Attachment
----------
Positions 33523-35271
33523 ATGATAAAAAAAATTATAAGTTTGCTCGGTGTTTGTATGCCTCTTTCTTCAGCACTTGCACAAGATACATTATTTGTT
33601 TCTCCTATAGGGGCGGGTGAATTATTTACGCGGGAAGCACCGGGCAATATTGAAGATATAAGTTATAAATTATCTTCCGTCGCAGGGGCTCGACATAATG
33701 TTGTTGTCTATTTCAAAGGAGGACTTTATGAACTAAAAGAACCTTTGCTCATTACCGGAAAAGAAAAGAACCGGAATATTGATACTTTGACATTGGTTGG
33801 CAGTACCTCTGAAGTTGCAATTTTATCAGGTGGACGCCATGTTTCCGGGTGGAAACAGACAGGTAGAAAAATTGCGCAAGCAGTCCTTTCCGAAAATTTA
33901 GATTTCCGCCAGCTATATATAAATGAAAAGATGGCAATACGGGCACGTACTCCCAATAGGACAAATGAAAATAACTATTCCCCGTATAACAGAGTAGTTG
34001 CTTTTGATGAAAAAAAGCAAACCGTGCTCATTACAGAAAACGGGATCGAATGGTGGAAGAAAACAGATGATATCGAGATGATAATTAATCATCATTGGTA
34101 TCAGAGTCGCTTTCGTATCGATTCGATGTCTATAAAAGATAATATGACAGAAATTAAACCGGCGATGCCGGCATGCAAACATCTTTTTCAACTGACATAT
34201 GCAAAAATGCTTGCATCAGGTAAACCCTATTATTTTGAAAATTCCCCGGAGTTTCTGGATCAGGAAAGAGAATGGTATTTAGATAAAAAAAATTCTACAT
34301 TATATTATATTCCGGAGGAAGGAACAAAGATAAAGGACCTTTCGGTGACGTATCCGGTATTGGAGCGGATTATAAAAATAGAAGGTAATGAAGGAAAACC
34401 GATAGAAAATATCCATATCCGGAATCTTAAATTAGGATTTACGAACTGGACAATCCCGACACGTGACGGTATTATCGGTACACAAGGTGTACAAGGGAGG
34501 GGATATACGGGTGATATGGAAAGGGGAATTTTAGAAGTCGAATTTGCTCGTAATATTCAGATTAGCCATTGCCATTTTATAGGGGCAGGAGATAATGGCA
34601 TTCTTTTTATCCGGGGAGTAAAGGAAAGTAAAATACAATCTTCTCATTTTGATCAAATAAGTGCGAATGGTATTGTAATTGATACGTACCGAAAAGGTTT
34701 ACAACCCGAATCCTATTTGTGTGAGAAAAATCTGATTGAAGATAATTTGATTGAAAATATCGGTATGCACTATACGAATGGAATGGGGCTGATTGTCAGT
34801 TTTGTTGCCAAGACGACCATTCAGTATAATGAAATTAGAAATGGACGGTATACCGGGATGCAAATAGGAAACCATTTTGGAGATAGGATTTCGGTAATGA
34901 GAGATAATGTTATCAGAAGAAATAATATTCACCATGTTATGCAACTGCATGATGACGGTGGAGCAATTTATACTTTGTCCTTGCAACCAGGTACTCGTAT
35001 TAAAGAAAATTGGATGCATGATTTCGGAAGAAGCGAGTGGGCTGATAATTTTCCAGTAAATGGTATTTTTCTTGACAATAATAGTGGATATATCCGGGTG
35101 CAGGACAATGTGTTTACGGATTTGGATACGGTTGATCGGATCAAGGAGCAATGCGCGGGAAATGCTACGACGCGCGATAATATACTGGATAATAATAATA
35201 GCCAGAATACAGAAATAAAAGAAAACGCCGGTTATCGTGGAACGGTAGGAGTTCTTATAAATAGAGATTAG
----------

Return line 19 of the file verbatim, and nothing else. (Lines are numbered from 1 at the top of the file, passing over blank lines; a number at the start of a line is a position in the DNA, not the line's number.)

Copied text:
35201 GCCAGAATACAGAAATAAAAGAAAACGCCGGTTATCGTGGAACGGTAGGAGTTCTTATAAATAGAGATTAG